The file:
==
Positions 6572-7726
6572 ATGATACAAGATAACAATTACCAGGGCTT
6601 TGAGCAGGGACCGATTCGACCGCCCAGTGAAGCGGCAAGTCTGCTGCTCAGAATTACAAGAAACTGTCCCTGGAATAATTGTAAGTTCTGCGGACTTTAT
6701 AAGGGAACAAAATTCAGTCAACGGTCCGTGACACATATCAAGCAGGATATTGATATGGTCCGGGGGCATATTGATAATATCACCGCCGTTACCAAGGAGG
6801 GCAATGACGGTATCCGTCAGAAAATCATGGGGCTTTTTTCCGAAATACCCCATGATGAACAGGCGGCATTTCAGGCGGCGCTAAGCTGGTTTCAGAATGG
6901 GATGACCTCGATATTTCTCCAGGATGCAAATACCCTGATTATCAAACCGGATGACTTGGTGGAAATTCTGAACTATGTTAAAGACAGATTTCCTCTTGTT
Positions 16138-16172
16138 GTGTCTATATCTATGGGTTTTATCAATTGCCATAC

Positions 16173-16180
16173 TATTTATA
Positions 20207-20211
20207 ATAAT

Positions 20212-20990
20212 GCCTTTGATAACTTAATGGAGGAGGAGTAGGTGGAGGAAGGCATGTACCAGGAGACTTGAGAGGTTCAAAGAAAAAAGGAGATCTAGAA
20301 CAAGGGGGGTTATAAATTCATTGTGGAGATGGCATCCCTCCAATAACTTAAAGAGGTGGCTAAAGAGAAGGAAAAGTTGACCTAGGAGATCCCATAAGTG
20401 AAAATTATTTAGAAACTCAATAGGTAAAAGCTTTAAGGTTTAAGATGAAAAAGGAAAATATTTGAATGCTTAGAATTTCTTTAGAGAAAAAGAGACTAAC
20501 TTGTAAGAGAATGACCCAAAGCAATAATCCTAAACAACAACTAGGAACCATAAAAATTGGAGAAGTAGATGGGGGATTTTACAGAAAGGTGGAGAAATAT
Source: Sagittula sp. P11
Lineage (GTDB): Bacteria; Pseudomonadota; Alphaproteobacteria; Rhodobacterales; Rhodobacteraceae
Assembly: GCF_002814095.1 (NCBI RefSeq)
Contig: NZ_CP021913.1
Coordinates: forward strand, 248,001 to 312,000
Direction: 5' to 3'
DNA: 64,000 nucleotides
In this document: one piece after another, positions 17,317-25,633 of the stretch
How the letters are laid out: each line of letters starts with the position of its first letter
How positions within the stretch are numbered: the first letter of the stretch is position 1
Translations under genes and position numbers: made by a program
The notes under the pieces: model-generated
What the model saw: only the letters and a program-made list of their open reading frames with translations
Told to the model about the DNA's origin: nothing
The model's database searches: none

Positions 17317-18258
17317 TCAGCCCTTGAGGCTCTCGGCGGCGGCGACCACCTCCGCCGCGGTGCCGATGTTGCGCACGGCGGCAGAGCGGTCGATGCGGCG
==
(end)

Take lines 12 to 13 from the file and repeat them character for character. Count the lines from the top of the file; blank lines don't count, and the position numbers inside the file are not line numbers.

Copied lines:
20207 ATAAT

Positions 20212-20990